the end-of some ears are not filled out, that's because they just didn't have
quite enough pollen.
This little planting of cabbage was sort of an experiment.
Since I know we can't grow broccoli and cauliflower until later, I was trying
to get something for you early in the season from that healthful crucifer
group- besides the leafy greens (arugula and kale). Cabbage tends to be
more tolerant of hot temperatures than its close relatives are. Even so, a lot
of the cabbage plants died of soil borne fungal diseases soon after they were
transplanted in late August. But enough survived so that we are able to include
them in the large boxes for a couple weeks. If there are still some left next
week, we'll have them for extras.
As an annual plant gets older, the fruit usually get
smaller. That's what is happening to the eggplants. Last year we were able to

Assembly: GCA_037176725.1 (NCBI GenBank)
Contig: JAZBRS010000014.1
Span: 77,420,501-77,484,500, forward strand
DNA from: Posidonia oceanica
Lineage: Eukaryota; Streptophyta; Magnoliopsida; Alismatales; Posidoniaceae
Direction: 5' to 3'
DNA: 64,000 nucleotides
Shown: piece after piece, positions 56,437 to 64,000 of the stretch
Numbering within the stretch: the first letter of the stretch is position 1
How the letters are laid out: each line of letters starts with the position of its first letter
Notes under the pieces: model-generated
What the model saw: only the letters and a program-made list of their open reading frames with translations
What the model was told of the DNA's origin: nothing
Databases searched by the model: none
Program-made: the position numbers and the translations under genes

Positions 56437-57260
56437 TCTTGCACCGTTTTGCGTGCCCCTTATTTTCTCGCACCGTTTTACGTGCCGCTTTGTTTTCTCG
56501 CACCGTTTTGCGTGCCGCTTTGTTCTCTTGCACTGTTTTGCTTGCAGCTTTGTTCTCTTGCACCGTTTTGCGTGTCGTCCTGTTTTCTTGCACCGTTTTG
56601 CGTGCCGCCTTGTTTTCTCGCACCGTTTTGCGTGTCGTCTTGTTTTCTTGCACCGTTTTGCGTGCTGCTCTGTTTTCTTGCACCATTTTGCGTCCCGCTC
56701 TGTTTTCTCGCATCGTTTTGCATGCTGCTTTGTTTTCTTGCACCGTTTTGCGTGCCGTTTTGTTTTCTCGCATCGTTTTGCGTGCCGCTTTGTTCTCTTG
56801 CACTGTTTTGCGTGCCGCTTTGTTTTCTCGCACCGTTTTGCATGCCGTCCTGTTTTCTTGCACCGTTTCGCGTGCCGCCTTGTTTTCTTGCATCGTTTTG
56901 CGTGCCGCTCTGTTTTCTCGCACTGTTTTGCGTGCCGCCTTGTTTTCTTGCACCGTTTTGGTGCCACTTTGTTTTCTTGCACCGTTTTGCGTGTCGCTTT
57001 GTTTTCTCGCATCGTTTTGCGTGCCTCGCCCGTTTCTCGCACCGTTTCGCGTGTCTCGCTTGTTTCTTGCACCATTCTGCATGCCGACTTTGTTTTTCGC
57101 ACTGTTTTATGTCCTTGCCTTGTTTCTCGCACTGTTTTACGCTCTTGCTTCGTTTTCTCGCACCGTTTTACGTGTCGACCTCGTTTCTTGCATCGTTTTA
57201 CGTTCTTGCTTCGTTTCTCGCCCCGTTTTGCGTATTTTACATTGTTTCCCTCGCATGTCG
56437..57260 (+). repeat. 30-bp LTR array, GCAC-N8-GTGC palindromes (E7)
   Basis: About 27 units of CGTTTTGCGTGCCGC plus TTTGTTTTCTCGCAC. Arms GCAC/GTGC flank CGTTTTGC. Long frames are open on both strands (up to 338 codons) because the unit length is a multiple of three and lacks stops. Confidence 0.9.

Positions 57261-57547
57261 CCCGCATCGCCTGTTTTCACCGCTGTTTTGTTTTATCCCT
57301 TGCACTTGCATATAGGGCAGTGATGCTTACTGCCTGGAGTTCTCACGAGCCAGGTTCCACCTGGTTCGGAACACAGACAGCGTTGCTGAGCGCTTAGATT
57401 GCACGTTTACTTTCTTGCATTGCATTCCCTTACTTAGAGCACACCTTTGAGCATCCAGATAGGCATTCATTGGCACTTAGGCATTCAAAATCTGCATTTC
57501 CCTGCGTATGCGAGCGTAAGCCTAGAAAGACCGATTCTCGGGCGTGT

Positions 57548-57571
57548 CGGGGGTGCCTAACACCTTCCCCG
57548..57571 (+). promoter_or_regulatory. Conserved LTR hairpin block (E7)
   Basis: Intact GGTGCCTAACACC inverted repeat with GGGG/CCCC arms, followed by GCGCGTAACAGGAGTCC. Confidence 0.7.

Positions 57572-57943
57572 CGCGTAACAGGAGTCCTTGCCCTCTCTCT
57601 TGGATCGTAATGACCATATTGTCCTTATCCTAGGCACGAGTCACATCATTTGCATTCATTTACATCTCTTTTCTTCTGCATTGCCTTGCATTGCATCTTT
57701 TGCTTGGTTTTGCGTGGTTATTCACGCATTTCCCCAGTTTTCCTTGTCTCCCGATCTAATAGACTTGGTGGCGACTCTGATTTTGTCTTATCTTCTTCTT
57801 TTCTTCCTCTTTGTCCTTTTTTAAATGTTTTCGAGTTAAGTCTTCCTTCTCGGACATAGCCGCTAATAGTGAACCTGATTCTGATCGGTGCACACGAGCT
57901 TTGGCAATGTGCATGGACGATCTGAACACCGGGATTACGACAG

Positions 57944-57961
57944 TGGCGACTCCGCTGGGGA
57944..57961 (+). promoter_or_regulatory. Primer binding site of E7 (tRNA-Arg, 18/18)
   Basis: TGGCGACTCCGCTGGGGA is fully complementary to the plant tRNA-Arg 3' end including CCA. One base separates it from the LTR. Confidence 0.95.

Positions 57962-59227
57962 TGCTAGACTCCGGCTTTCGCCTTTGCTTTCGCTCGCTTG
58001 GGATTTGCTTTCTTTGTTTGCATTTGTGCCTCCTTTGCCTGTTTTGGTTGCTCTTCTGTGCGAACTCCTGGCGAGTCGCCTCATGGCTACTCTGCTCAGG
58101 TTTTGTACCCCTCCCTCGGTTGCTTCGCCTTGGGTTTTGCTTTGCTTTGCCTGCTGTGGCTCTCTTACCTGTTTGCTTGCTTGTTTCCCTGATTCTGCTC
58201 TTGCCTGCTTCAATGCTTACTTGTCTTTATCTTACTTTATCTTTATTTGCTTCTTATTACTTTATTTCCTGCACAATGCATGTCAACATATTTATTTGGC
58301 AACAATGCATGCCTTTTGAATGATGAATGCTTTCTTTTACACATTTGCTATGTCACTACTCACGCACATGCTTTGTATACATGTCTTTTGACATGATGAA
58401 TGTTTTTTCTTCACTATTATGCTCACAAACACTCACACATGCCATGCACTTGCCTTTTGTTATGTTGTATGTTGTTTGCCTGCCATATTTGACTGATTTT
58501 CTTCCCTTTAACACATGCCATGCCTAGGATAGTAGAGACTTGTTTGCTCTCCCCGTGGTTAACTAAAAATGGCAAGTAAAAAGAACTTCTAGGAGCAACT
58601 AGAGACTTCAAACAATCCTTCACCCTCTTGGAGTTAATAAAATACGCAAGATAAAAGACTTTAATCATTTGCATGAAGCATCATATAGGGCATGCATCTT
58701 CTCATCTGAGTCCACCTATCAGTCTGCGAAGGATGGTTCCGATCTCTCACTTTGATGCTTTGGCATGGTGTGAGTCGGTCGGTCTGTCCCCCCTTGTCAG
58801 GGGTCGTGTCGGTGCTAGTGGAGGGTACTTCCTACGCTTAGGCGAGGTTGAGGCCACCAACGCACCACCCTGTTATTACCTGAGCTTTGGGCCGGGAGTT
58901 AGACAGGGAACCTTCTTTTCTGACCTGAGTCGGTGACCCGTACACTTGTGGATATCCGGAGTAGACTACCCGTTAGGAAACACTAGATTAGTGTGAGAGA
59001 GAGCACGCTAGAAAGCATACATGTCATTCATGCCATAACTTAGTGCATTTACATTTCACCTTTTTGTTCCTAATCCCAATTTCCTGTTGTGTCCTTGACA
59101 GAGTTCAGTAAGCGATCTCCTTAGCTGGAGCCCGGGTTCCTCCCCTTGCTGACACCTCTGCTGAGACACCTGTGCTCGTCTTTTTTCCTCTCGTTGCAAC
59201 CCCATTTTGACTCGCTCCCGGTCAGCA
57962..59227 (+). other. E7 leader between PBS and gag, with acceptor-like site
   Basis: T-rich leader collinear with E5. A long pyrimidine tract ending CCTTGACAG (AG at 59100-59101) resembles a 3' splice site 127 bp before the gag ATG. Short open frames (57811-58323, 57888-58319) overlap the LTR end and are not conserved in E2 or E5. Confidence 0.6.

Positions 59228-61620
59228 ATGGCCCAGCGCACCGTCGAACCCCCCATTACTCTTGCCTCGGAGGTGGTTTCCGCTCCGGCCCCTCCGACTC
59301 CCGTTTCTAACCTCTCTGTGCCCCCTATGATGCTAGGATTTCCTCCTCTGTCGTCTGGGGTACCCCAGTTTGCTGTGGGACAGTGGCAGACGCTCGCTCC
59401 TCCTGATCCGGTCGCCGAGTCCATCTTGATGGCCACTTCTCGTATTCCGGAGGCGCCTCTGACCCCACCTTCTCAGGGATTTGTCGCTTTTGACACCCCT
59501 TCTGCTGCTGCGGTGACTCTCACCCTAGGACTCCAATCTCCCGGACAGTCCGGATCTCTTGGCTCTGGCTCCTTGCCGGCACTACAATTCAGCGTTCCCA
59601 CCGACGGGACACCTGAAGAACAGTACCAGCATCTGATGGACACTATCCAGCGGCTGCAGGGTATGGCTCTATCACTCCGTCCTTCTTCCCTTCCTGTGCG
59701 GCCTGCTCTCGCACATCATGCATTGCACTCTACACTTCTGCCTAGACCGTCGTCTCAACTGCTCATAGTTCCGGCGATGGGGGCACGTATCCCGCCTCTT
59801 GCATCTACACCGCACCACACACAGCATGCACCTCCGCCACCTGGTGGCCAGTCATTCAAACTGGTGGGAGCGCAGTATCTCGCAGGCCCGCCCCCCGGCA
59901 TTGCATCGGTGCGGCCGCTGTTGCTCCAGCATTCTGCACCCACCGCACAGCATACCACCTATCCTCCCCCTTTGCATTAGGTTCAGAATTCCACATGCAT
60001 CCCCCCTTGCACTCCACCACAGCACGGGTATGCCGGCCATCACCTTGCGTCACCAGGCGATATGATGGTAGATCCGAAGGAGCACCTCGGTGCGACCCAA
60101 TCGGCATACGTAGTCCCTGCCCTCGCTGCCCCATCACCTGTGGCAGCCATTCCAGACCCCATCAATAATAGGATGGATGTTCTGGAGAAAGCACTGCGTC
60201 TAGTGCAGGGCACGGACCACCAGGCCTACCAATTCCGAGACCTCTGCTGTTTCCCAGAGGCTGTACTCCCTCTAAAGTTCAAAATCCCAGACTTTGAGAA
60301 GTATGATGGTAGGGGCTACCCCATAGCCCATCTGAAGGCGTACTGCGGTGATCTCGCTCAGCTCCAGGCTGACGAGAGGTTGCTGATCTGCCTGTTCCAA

keep the eggplant plants all winter-just to have some for extras, restaurants,
and green markets, and that's my plan for this season, too. Eggplants grow best
in warm temperatures, so we plant one crop in August and another in February.
What's in your box:
corn (Monday and Tuesday only)
baby kale (large boxes only)
cabbage (large boxes only)
Enjoying your vegetables: Way back when we started this, we didn't
have the internet with all the recipes. Once or twice a year, we would buy a
bulk order of cookbooks from a CSA co-op near Madison, Wisconsin, and sell them
to our subscribers. (Many of you probably still have them.) The book is called Asparagus
to Zucchini and has practical recipes and interesting information about
most of the crops we grow (and some that we can't grow here). This summer I
discovered that we have 2 books left. They've been in plastic bags so are
"like new". If anyone wants to buy one of them, we'll sell them
for $10 each (plus $.60 tax). As you can see on their website, the
present retail price is $15, plus shipping: http://www.csacoalition.org/cookbooks/from-asparagus-to-zucchini/
A little housekeeping: Thanks so much for keeping up with your payments.
Payments for a month like this one can be sort of confusing. That's because